Arkansas has a number of miscellaneous taxes, some of which saw significant changes in 2019. Highlights include a new wholesale fuel tax and increased E911 fees.
Act 368 amends the age of a historic or special interest vehicle that qualifies for an exemption from registration fees and from twenty-five (25) to forty-five (45) years of age or older and requires yearly proof of current insurance coverage to maintain such exemption.
Act 416 is a highway funding package. It imposes new wholesale fuel taxes of effectively 3ȼ/gal. for gasoline and 6ȼ/gal. for diesel, with minor future potential upward adjustments for inflation. It also imposes new annual fees of $100 for hybrid vehicles and $200 for electric vehicles (to pay their fair share of highway costs). The effective date for these revenues raisers is likely October 1, 2019. In addition, Act 416 also provides for the diversions to the highway fund of at least $35 million of casino gaming or general revenue.
Act 454 extends the expiration date of the stabilization tax under the Workforce Services Law through June 30, 2023. This tax funds worker training and unemployment insurance administration.
Act 474 clarifies that state active military duty qualifies for existing benefits under certain provisions of retirement systems, employment protection provisions, and tax provisions.
Act 512 sets up a sliding-scale wage base for Arkansas unemployment insurance contributions, depending on the unemployment rate and the funding of the unemployment insurance trust fund.
Act 521 is an insurance regulation omnibus bill. Among its changes, it shifts surplus lines brokers to reporting and paying tax on a quarterly basis instead of a monthly basis, as well as potentially requiring certain information reporting.
Act 560 allows imposition of advertising and promotion commission ("A&P") tax on the admission price to a state park located within the municipal boundary of the city or town.
Act 580 increases the taxes on e-cigarettes, cigarette paper, and medical marijuana sales, designating those new revenues and the general revenue portion of medical marijuana taxes to the University of Arkansas for Medical Services National Cancer Institute's Designation Trust Fund, and making other adjustments to Arkansas tobacco laws. Effective September 1, 2019.
Act 592 extends the medical marijuana special privilege tax to expire July 1, 2021 (instead of July 1, 2019).
Act 660, the Public Safety Act of 2019, increases telephone service charges to pay for improvements to 911 service. Funding is provided by renaming the emergency telephone service charge the public safety charge and increasing it from 65ȼ per month to $1.30 per month for commercial mobile radio services, VOIP services, and nontraditional telephone service. The prepaid wireless charge is similarly renamed and is changed from 65ȼ per transaction to 10% of the value of the purchased service. The new charges are effective October 1, 2019.
Act 698 regulates travel insurance and subjects travel insurance premiums to Arkansas premium tax. Effective for travel insurance sold on or after October 1, 2019.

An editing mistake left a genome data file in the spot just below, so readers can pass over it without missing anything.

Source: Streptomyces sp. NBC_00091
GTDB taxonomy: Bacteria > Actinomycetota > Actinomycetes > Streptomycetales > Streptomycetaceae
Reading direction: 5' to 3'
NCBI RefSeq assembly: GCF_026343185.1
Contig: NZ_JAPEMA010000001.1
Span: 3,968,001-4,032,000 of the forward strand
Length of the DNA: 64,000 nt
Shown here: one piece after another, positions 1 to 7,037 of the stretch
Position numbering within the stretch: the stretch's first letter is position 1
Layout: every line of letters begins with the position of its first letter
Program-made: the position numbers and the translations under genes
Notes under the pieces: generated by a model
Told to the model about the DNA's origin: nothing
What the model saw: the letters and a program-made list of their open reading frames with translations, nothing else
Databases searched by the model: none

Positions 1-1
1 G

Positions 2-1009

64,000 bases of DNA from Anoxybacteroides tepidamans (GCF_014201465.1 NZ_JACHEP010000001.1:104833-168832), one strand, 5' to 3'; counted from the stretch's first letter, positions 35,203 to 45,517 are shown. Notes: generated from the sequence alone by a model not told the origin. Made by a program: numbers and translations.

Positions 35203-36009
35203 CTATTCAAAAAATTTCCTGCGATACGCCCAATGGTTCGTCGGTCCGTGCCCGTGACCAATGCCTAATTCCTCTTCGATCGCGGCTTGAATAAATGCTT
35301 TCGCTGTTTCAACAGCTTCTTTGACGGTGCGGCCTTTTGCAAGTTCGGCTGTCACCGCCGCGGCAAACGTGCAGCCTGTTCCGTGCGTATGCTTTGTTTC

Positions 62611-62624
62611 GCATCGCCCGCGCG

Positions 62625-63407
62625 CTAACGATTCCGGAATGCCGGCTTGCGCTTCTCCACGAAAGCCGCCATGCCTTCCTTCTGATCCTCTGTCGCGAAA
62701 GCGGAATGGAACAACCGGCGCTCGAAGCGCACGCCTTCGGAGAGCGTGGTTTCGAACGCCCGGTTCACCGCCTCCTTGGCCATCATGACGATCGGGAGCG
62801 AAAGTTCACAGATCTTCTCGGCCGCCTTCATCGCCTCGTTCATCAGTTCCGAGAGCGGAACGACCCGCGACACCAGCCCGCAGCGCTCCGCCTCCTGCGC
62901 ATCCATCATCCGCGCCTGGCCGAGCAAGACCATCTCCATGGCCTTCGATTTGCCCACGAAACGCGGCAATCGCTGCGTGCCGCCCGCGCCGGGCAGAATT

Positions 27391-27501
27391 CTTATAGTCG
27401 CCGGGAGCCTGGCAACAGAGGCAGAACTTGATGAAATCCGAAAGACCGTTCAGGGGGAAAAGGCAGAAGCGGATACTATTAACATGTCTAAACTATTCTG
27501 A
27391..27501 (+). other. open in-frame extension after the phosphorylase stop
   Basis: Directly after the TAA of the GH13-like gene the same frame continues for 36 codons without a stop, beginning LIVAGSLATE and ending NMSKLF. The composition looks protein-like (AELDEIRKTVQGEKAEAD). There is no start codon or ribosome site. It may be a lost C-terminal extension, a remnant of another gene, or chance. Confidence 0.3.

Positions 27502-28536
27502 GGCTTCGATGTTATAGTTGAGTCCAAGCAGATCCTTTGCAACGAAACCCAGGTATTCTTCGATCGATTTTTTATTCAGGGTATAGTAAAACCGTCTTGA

Act 670 repeals certain unused portions of the tax code (cigarette receptacle tax credit and special interest rates for the repealed estate tax).
Act 682 defines retailers at which a person may cash winning lottery tickets if such winnings are less than the federal tax withholding threshold, otherwise winning tickets shall be claimed from the Office of the Arkansas Lottery.
Act 703 authorizes cities and counties to pledge net gaming receipts tax revenues to repay capital improvement bonds or economic development project bonds.
Act 705 extends until July 1, 2021, the diversion to general revenue of the first 4½ mils of the Oil and Gas Commission assessment on natural gas.
Act 803 adds the Office of Driver's Services to the list of claimant agencies authorized for state tax refund setoffs, and provides that, upon notice and certification, outstanding fees for reinstatement of a driver's license payable to the Office of Driver Services under Ark. Code Ann. § 5-65-119, Ark. Code Ann. § 27-16-508, and Ark. Code Ann. § 27-16-808 will bet setoff against the taxpayer's Arkansas state income tax refund.
Act 861 amends the exemption from privilege tax for home-brewed beer to allow removal from the manufacturer's premises for personal or family use, organized affairs, exhibitions, competitions and tastings.
Act 980 requires a tire retailer to account for each tire removed from a rim in the manner prescribed by the Department of Finance and Administration (currently, a tire retailer does such accounting by using the electronic uniform manifest system) and requires a person who imports a used tire to register with the Department and comply with all requirements related to collecting and reporting import fees (currently, a person who imports a used tire is required to comply with the electronic uniform used tire manifest system).
Act 1055 establishes the Empower Independent Contractors Act that generally adopts the IRS twenty-factor test for determining whether a person is an employee or independent contractor for various purposes, including unemployment insurance.
Act 1071 is primarily a statutory clean-up bill that pertains to Arkansas Tobacco Control (ATC) and amends numerous sections of the Arkansas Code concerning the powers and duties of the Arkansas Tobacco Control Board (ATCB). In addition, this bill also adds ATC and ATCB to the list of claimant agencies that may setoff a debt owned to ATC or ATCB against a state income tax refund.
Act 1077 amends the procedure for fire protection district annual assessments and requires the quorum court of the county to review and approve or disapprove any assessor's reassessment that exceeds one hundred dollars ($100). Effective April 17, 2019.